Rather than starting this blog post as I always do—with a groveling apology for my long absence (I’m sorry! Really and truly, I’m sorry!)—I’m just going to dive right into it.
This blog post is inspired, at least in part, by a friend I’ve been “helping” with editing her manuscript. “Helping” is in quotation marks because frankly, I’m not quite sure how helpful I’ve been.
You see, I’m a grammar Nazi. Everyone tosses that phrase around, and I think it’s lost some of its impact. Let me be clear. I am a grammar fascist. A grammar dictator. A grammar tyrant!
|Taken from the Oatmeal. This comic is genius: http://theoatmeal.com/comics/semicolon|
Here’s my necessary disclaimer: my grammar isn’t always perfect. I still am learning new rules by the day. Certainly when I’m typing casually (like in this blog post), I slip up, either because I’m not paying attention or because I don’t care. This is a blog, people. Don’t get your knickers in a twist.
I also have to switch back-and-forth between two schools of grammar. At work, I use AP style, which is the style guidelines used by the newspaper industry here in the U.S. In the book publishing industry, most people use The Chicago Manual of Style. The differences are subtle, but they exist just the same. I know significantly more about the rules of AP style than I do Chicago Manual, and sometimes I screw them up.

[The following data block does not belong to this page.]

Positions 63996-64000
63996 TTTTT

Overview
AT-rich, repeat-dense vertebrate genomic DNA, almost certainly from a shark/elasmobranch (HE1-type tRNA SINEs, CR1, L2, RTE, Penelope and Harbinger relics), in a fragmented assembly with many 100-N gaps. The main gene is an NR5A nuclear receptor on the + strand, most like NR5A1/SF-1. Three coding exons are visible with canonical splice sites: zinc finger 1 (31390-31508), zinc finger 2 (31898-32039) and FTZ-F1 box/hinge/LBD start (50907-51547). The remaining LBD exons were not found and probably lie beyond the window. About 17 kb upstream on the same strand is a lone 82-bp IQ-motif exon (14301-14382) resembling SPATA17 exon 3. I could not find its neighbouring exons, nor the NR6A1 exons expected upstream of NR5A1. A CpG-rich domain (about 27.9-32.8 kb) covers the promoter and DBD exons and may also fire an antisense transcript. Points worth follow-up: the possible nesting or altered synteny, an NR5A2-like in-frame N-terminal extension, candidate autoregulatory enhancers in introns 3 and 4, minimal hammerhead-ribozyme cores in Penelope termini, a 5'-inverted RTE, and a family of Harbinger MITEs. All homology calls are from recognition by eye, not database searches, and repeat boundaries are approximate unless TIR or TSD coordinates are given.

Disclaimer aside, I think my grammar in general is better than your Average Joe’s. I used to tutor kids for the writing portion of the SATs (for my non-American readers, that’s one of the two main standardized tests American kids have to take to get into university), so there was a point in my life when I could give you encyclopedic definitions of dangling modifiers and parallelism issues. Unfortunately, I’ve gotten dumber in my old age.
I like to say that for me, correcting grammar is like a nervous tic. It takes every ounce of my willpower not to say something about a missing hyphen or inconsistent use of the Oxford comma. I’ve been known to rant about the death of the double-spaced sentence. I got in trouble at my last internship for editing a senior-level executive’s email without being asked (what? The grammar was wrong!).
The truth is, incorrect grammar really takes me out of a story. My reader brain shuts down at the first sight of a comma splice, and my snobby writer brain takes over. Do I think everyone reacts the same way? No – just take a look at Motorcycle Man by Kristen Ashley. It has a 4.5 rating and 17,695 votes on Goodreads, and enough run-on sentences to make my eyes bleed.
So I’ve started to wonder … When I rip into someone’s grammar, am I helping them or am I killing their voice? How much leeway should we give writers to break grammar conventions? After all, writing is about creative expression, not what some might consider arbitrary rules. I mean, I know I sometimes purposely break the rules for effect, particularly with sentence fragments. Here’s an example from my rewrite:
The only person she had left was Denya. Denya, who couldn’t be bothered to show up at the funeral of the woman she’d watched over since birth. <–Second sentence is a fragment.